In the cold winters off Hornby Island in British Columbia Canada, you can dive with the massive Steller sea lions (10 feet/ 3 meters long over 2,5000lbs), and sometime they will even gather to over a hundred.
They are huge but not dangerous be careful. The white sand beaches are great for shore diving but with the water temperatures getting down to 50°F (10°C) a 7mm or drysuit would be recommended for extended periods in the water.
7. Ross Sea, Antarctica
Species: Leopard Seal
Season: All year round
Leopard seals are found in Antarctica and are one of the most spectacular seal species in the world. The Leopard seal is highly intelligent and loves to interact with humans.
Watching these seals it may seem like they are playing with the penguins and they are before they eat them. It is interesting but can be painful to watch. These creatures sometimes will even bring you the dead creature as a gift. This is an expensive trip to get there and there are not a lot of dive operators. The waters are also 28 to 50°F (-2 to 10 °C) so you will need a drysuit.
8. Western Cape Hout Bay/ False Bay, South Africa
Species: Cape fur seals
Season: Year-round, but the best months are from September to May
The cape fur seals live in these bays and are protected by the surrounding areas. Since there are tens of thousands of these seals there are also a lot of broad-nose seven-gill sharks that will feast upon them.
The kelp forests and beds are around that they use to evade their predators. False Bay in the Western Cape is also frequented by whales, sharks, dolphins, and as well as orcas so there is something for all to see. The water temperature is 46 50°F (8 to 10°C).
These locations are not always great for diving but when the weather is not favorable for diving in Hout Bay it will be better in False Bay and the other way around.
9. Kaikoura, New Zealand
Species: New Zealand fur seals
Season: October to May
Kaikoura in New Zealand is a stunning place year round and is not that frequented by travelers so it is a great place to go see the fur sea.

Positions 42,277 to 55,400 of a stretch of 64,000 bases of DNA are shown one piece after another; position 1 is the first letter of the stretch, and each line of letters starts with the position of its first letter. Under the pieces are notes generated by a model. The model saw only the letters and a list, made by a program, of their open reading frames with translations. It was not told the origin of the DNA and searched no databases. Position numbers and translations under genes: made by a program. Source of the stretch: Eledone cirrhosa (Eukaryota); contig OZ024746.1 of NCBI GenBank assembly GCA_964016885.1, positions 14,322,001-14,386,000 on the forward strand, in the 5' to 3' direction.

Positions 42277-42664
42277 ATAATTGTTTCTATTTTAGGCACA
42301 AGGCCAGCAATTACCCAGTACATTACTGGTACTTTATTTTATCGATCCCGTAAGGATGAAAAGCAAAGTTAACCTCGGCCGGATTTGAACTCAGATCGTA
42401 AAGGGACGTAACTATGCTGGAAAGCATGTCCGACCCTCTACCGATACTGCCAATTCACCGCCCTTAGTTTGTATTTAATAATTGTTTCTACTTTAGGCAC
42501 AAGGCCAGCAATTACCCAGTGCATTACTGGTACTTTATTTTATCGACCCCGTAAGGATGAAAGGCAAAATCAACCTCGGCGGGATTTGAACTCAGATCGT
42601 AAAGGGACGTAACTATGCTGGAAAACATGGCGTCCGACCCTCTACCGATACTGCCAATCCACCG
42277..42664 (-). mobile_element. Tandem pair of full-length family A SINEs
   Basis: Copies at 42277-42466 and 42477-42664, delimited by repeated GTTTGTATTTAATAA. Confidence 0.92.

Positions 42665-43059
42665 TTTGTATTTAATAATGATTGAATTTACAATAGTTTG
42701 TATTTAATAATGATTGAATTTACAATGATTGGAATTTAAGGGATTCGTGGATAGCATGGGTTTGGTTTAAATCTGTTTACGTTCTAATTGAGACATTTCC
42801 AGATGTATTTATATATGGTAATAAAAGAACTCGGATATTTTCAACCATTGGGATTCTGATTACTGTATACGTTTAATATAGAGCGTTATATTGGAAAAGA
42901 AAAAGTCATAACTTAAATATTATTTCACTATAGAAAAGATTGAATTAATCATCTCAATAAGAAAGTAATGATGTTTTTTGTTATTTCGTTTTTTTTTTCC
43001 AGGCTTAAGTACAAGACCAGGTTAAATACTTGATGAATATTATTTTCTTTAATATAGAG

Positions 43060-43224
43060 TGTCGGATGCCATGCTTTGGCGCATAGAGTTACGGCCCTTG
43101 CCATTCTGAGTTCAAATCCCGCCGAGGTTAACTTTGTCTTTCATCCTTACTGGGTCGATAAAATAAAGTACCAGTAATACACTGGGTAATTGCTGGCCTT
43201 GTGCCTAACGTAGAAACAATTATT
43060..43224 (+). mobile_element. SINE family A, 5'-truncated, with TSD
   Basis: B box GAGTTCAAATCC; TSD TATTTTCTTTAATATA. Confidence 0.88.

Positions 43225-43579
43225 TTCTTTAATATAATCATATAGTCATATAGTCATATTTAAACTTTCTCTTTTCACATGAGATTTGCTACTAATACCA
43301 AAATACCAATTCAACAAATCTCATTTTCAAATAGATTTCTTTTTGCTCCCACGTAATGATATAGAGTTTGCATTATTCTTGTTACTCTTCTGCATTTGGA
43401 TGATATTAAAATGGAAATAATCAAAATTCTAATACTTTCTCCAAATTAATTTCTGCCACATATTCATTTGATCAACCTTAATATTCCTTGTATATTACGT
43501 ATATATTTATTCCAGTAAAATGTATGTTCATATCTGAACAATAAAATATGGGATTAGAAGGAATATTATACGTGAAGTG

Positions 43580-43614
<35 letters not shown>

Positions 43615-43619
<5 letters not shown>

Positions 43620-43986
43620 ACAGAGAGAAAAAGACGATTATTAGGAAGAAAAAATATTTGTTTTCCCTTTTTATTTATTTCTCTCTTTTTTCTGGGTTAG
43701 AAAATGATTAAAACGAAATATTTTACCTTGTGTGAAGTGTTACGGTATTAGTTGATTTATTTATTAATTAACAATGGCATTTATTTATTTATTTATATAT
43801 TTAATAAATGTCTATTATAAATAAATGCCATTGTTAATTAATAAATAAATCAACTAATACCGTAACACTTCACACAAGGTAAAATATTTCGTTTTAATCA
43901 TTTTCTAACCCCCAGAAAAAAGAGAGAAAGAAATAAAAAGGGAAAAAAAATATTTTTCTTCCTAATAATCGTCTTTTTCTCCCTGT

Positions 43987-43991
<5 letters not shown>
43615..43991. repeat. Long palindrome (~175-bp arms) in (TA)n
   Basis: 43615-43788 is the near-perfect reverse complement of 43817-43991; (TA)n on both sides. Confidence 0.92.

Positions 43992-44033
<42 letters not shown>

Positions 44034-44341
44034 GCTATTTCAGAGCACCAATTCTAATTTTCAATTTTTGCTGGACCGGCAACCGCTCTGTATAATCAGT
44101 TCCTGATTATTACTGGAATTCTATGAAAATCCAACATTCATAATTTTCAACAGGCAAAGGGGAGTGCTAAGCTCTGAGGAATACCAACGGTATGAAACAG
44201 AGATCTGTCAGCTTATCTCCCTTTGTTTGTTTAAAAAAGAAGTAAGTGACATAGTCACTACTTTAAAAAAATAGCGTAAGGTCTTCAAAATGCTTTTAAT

Kaikoura has kelp forests that you can dive in and see all sorts of diverse marine life and the continental shelf next to it has made it a hotbed for whales, dolphins, sharks, and teaming fish as well.
You can dive there or even snorkel. The temperature of the water ranges throughout the year from 50 to 63°F (10 to 18°C) so again a drysuit or a thick wetsuit would be highly recommended.
10. Montague/ Jervis Bay Australia
Species: Australian fur seals, New Zealand fur seals
Season: September to October
In Montague, in New South Wales Australia you have the opportunity to have sunny weather and two types of seals.
You can swim, dive and snorkel with these seals and check out some penguins as well. If you go North to Jervis Bay you can dive with the fur seas and if you are lucky possibly a humpback whale.
If you get a chance try to hop over to the Great Barrier reef though you won’t see seals there the other 1,500 types of fish should suffice. The water temps in Jervis Bay range from 60 to 77°F (16 to 25°C).
11. Cornwall, The United Kingdom
Species: Grey seal, Common seal aka the Harbor seal
Season: Year Around
Being a fair-weather diver I considered anything under 68F (20C) degrees undiveable. And had an image in my head that UK diving was murky and barren.
But I met two friends in Cornwall who offered to take me on my first-ever U.K. dive. We went to a beach in Newquay, got me bundled up in a 5mm thick wetsuit and attached all the weight I needed.
We then walked along the headland, then they told me to jump with all my gear about 10ft (3m) off the rocks into the water which seemed scary. I wasn’t backing out. I jumped, hit the water, looked down, and immediately saw forests of kelp, crabs, fish, and a seal!
The visibility was good, I wasn’t cold, and the longer we stayed, the more curious seals came over to check us out.
One, in particular, was very interested in us, she had a nasty scar on her neck so we guessed maybe she had been taken in for treatment at some point and then released back to the wild, this would explain how much less cautious she was with us than the others. She would nibble on our fins, pose for the cameras, and swim around us like she was one of the gang. It was so much fun.